Planned Parenthood Responds To Latest Abortion Bill
A Florida House panel's approval of a bill placing more regulations on abortion clinics led Planned Parenthood activists to Lakeland Thursday, where they spoke out in front of the legislative office of one of the bill sponsors.
Outside the office of state Sen. Kelli Stargel, R-Lakeland, Anna Eskamani of Planned Parenthood said the requirements in HB 1411 and SB 1722 are “medically unnecessary” and could close health care clinics that now provide abortion services.
"If you were serious about reducing the rates of abortions in the state, you would work with organizations like Planned Parenthood to focus on prevention and access to contraception and sexual health education,” said Eskamani, director of public policy of Planned Parenthood of Southwest and Central Florida.
The bill, in part, would require clinics that perform abortions after the first trimester to have patient transfer agreements with nearby hospitals, and it would require physicians who perform abortions at the clinics to have admitting privileges at those hospitals as well. It would also would ensure organizations affiliated with abortion clinics couldn't get public funding - groups such as Planned Parenthood.
Abortion clinics that perform only first-trimester abortions would be required to have transfer agreements or their physicians would be required to have admitting privileges, according to the bill's language, said the one of the bill's co-sponsors in the House.
"The bill was written an in effort to protect the health and welfare of Floridians and also to make sure the state of Florida is working effectively out in the field with those clinics that perform abortions across our state,” Rep. Colleen Burton, R-Lakeland, said during a subcommittee meeting earlier this week in Tallahassee.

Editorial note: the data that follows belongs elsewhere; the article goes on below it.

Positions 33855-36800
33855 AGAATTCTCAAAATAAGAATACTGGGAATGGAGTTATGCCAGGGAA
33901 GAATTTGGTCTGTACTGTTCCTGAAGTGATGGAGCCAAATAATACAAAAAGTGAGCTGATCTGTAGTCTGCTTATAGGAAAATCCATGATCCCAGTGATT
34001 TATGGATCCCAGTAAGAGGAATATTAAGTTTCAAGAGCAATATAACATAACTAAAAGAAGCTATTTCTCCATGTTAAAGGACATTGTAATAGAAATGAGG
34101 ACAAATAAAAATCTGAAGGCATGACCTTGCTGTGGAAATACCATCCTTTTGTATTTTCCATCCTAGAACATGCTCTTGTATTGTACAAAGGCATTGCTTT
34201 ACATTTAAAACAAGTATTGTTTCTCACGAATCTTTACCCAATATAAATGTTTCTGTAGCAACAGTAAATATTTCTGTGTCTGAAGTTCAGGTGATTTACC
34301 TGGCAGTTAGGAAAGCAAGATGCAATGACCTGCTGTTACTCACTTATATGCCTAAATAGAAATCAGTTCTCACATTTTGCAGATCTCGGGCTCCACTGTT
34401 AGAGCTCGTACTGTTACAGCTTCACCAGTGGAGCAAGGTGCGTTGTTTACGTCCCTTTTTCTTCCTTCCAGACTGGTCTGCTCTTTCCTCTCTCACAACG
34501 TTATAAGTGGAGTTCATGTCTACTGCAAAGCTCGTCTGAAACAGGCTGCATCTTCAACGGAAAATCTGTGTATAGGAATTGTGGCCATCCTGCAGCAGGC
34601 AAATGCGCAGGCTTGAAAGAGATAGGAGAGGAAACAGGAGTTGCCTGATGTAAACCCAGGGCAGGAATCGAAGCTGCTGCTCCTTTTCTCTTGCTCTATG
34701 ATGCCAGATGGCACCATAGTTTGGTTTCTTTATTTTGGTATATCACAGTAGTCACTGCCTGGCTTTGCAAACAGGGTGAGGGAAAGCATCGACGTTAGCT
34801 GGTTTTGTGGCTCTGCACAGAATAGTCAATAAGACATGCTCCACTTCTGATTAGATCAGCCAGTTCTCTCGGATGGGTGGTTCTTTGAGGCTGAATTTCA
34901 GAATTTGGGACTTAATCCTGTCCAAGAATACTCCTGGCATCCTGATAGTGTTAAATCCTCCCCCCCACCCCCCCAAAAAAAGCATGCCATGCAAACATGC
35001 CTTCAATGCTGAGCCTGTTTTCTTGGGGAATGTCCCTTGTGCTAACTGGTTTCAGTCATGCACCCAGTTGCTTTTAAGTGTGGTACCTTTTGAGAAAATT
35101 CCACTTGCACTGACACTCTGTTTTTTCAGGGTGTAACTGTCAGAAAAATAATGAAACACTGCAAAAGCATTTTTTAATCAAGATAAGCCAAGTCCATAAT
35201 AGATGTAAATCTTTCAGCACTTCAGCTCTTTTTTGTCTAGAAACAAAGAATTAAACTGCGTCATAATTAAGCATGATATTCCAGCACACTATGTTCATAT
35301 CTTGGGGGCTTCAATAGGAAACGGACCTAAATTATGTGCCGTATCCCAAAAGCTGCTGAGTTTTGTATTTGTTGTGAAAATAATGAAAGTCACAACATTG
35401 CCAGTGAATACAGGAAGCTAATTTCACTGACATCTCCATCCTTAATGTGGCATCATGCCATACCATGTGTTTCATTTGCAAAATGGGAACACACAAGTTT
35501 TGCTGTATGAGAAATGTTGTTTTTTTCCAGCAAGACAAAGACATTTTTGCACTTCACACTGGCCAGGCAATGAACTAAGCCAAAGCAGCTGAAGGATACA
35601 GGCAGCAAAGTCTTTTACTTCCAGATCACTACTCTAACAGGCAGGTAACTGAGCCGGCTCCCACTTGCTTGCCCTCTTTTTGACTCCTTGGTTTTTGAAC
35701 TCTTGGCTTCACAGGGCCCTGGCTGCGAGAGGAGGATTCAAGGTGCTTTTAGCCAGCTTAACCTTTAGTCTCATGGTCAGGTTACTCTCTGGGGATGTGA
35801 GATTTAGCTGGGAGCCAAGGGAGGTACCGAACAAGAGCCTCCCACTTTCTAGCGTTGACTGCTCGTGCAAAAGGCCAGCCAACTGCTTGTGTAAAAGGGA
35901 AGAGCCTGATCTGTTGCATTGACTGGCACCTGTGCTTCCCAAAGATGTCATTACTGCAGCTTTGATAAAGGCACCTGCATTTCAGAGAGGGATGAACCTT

Eskamani said those kinds of requirements won't improve women's health. Instead, she proposes lawmakers support another bill, the "Healthy Adolescents Act,” (HB 859/SB 1056) that requires public schools to provide more comprehensive sex education.
Burton’s bill also would increase the number of abortion case files the state Agency for Health Care Administration would review each year from a relative handful to 50 percent. According to the bill analysis, more than 72,000 abortions were performed in Florida in 2014.
The bill also would require agencies that counsel women considering abortions to register with the state - unless they are counseling women against having the procedure.
Eskamani said the bills are directly related to sting videos last summer accusing Planned Parenthood of selling fetal tissue.
"They are politically-motivated attacks based on a smear campaign that has been debunked and the creators have been indicted,” Eskamani said.
Burton said Tuesday at the House Health Care Appropriations Subcommittee meeting that targeting Planned Parenthood is not her motivation.
"This bill is not aimed at any one particular organization,” Burton said.
Last fall, an investigation of Florida's 16 Planned Parenthood clinics found no evidence of fetal tissue sales.
--Daylina Miller is a reporter with WUSF in Tampa. WUSF is a partner with Health News Florida, which receives support from the Corporation for Public Broadcasting.